Moving On: So Isaiah is bringing God’s word that neither someone from a different culture nor someone who, for whatever reason, feels they are less than perfect, is excluded from entering into a relationship with God. It doesn’t matter who you are, where you are from, whatever your background, whatever your history, you are not excluded by God. But notice the wording: Let no foreigner who is bound to the Lord say, “The Lord will surely exclude me from his people.” Strange words – “bound to the Lord”. The Message paraphrase speaks of the, outsider who now follows God,” while the modern NLT says, “foreigners who commit themselves to the Lord.” The clear indication is this refers to people from other places who have heard of God and find their hearts knit with His. Put most simply, anyone who desires to follow and serve the Lord and enter into a relationship with Him will not be pushed away by Him. A similar description was given of eunuchs who sought to follow the Law as much as they could, to seek to please God, they too would not be pushed away from Him.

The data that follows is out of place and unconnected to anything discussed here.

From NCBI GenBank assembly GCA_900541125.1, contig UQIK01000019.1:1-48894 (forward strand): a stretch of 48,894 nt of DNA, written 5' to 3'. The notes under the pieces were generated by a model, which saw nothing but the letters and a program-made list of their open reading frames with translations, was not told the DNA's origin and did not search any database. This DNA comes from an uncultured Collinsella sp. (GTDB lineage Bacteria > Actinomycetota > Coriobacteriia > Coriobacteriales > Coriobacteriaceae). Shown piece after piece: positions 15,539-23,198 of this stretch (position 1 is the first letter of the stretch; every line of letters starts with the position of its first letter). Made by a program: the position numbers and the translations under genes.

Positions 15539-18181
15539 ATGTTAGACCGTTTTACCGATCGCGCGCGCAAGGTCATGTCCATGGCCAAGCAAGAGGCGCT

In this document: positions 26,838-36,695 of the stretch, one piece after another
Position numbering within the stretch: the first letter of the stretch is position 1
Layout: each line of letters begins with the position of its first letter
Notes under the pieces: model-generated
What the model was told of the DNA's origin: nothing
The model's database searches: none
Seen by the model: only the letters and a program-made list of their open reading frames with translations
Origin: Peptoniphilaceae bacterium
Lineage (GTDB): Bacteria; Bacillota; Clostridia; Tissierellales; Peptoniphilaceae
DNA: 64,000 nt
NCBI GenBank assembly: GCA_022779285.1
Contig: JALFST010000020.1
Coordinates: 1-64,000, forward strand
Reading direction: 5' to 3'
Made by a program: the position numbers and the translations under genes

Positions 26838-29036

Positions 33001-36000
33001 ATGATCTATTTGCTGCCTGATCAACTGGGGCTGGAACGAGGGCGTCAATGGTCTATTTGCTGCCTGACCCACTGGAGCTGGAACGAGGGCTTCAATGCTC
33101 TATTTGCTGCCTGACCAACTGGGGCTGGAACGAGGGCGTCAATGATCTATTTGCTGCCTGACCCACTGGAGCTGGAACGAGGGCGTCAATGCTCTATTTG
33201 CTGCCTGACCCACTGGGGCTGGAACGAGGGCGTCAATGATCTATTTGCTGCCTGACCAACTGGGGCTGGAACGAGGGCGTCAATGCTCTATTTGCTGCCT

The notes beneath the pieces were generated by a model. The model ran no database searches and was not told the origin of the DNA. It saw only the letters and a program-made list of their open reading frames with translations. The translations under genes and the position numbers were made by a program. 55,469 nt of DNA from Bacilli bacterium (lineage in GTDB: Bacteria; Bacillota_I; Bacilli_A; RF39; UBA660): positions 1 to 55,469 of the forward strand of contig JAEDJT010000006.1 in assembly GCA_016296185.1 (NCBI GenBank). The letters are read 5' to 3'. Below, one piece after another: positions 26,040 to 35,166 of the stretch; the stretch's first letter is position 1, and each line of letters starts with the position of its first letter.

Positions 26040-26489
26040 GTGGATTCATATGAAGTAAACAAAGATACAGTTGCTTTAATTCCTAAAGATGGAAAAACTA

And So? There is much more to say here so we will continue it in the next study but let’s note what we have seen so far:

  • a common (but wrong) attitude that if you were not a Jew you were therefore excluded from a relationship with God,
  • that may arise in those who come from a different culture or those who for whatever reason feel they are disqualified,
  • but God’s word of inclusion comes to both groups.

In the next study we will examine this some more and see examples of people in the Scripture that this was applied to.